[19]  Heidari Tabrizi, H., & Onvani, N. (2017). the impact of employing telegram app on Iranian EFL beginners’ vocabulary teaching and learning. Applied Research on English Language.
In article      
 

Published with license by Science and Education Publishing, Copyright © 2018 Hamed Fathi

Creative CommonsThis work is licensed under a Creative Commons Attribution 4.0 International License. To view a copy of this license, visit http://creativecommons.org/licenses/by/4.0/

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Normal Style
Hamed Fathi. Blended Language Learning Using Social Media Networks (Telegram vs. Instagram) as Pedagogical Tool to Enhance Reading Comprehension. Journal of Linguistics and Literature. Vol. 2, No. 1, 2018, pp 30-35. http://pubs.sciepub.com/jll/2/1/5
MLA Style
Fathi, Hamed. "Blended Language Learning Using Social Media Networks (Telegram vs. Instagram) as Pedagogical Tool to Enhance Reading Comprehension." Journal of Linguistics and Literature 2.1 (2018): 30-35.
APA Style
Fathi, H. (2018). Blended Language Learning Using Social Media Networks (Telegram vs. Instagram) as Pedagogical Tool to Enhance Reading Comprehension. Journal of Linguistics and Literature, 2(1), 30-35.
Chicago Style
Fathi, Hamed. "Blended Language Learning Using Social Media Networks (Telegram vs. Instagram) as Pedagogical Tool to Enhance Reading Comprehension." Journal of Linguistics and Literature 2, no. 1 (2018): 30-35.
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[1]  Smith, B. (2017). Methodological innovation in CALL research and its role in SLA. Language Learning & Technology, 21(1), 1-3.
In article      
 
[2]  Mashhadi Heidar, D., & Kaviani, M. (2016). The Social impact of Telegram as a social network on teaching English vocabulary among Iranian intermediate EFL learners (Payam Noor Center). Journal of Sociological Studies of Youth, 7(23), 65-76.
In article      
 
[3]  Calvo, R., Arbiol, A., & Iglesias, A. (2014). Are all Chats suitable for learning purposes? A study of the required characteristics. Procedia Computer Science, 27, 251-260.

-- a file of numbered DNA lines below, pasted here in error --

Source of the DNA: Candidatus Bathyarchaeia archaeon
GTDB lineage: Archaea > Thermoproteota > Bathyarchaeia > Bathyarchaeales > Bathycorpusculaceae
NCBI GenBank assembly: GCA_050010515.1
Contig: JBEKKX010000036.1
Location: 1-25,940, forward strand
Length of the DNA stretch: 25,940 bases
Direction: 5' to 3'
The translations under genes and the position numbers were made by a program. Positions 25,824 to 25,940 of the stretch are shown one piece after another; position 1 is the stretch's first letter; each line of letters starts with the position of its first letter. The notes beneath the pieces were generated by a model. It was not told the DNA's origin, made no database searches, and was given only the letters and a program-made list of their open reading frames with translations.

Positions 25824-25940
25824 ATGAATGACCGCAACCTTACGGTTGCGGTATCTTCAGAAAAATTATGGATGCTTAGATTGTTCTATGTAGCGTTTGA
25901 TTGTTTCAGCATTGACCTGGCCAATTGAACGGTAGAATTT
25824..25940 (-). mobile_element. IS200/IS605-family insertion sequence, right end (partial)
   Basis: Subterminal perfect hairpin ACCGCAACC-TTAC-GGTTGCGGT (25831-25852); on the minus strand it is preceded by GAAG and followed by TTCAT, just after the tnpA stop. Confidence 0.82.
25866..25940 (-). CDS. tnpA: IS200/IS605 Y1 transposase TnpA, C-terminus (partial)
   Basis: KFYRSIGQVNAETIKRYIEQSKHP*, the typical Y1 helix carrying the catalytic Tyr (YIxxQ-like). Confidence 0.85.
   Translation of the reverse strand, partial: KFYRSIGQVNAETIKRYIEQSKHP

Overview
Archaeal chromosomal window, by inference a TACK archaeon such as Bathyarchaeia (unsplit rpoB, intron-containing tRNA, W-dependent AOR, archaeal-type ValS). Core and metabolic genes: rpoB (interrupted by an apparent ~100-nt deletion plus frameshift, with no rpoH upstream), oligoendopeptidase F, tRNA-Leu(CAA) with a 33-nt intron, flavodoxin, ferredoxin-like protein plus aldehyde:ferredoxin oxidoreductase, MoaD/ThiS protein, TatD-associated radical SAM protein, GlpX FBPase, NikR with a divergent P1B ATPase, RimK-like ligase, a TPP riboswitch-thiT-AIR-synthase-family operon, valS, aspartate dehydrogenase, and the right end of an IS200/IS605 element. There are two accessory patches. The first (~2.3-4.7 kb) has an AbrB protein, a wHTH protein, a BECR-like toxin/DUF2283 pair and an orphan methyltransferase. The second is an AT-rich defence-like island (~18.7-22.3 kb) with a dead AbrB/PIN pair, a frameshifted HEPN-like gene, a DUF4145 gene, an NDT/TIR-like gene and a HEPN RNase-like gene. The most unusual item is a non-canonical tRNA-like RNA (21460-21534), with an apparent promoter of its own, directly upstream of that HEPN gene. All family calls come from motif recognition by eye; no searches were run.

In article      View Article
 
[4]  Bouhnik, D., & Deshen, M. (2014). WhatsApp goes to school: Mobile instant messaging between teachers and students. Journal of Information Technology Education, 13, 217-231.
In article      View Article
 
[5]  Baran, E. (2013). Connect, participate and learn: Transforming pedagogies in higher education. Bulletin of the IEEE Technical Committee on Learning Technology, 15(1), 9-12.
In article      
 
[6]  Hamberger, E., (2014). Why Telegram has become the hottest messaging app in the world. The VERGE. Retrieved from https://www.theverge.com/2014/2/25/5445864/telegrammessenger-hottest-app-in-the-world.
In article      View Article
 
[7]  Nunan, D. (2015). Teaching English to speakers of other languages: An introduction. New York, NY: Routledge.
In article      View Article
 
[8]  Ahlqvist, T., Back, A., Halonen, M., Heinonen, S. (2008). Social media roadmaps exploring the futures triggered by social media, VTT Tiedotteita-Valtion Teknillinen Tutkimuskeskus Research Notes 2454. 78 p. + app. 1 p. Retrieved from http://www.vtt.fi /inf/pdf/tiedotteet /2008/T2454. pdf. 16.
In article      View Article
 
[9]  Ashiyan, Z., & Salehi, H. (2016). Impact of WhatsApp on learning and retention of collocation knowledge among Iranian EFL learners. Advances in Language and Literary Studies, 7(5), 112-127.
In article      
 
[10]  Barlett-Brag.pdf Beck, I.L., & McKeown, M.G. (2007). Increasing young low-income children’s oral vocabulary repertoires through rich and focused instruction. Elementary School Journal, 107(3), 251-271.
In article      View Article
 
[11]  Brusnigham, M. & Folk, J.R. (2012). Combining contextual and morphemic cues is beneficial during incidental vocabulary acquisition: Semantic transparency in novel compound word processing. Reading Research Quarterly, 47(2), 172-190.
In article      View Article
 
[12]  Castro Sánchez, J. J., & Alemán, E. C. (2011). Teachers’ opinion survey on the use of ICT tools to support attendance-based teaching. Journal Computers and Education, 56(3), 911-915.
In article      View Article
 
[13]  Donmus, V. (2010). The use of social networks in educational computer-game based foreign language learning. Procedia Social and Behavioral Sciences, 9, 1497-1503.
In article      View Article
 
[14]  M. Darbandi; “Proposing New Intelligence Algorithm for Suggesting Better Services to Cloud Users based on Kalman Filtering”; Published by Journal of Computer Sciences and Applications (ISSN: 2328-7268), Vol. 5, Issue 1, 2017; PP. 11-16.
In article      
 
[15]  Ebrahimi, S, Hajebrahimi, S, Nikfallah, A, Sari-Motlagh, & Shakiba, B. (2016) Lifelong learning in practice: The age of discussion through social media. European Urology, 69(6), 1162-1163.
In article      View Article  PubMed
 
[16]  Flad, K. (2010). The influence of social networking participation on student academic performance across gender lines effect of picture and annotation types. CALICO Journal, 20(1), 33-58.
In article      
 
[17]  Gorjian, B., Alipour, M., & Saffarian, R. (2012). The effect of multisensory techniques on reading comprehension among pre-intermediate EFL learners: The case of gender. Advances in Asian Social Science, 1(2), 192-196.
In article      
 
[18]  Grave, M. F. & WattsTaffe, S. (2008). For the love of words: Fostering word consciousness in young readers. International Literacy Association, 62(3), 185-193.
In article      View Article
 
[19]  Heidari Tabrizi, H., & Onvani, N. (2017). the impact of employing telegram app on Iranian EFL beginners’ vocabulary teaching and learning. Applied Research on English Language.
In article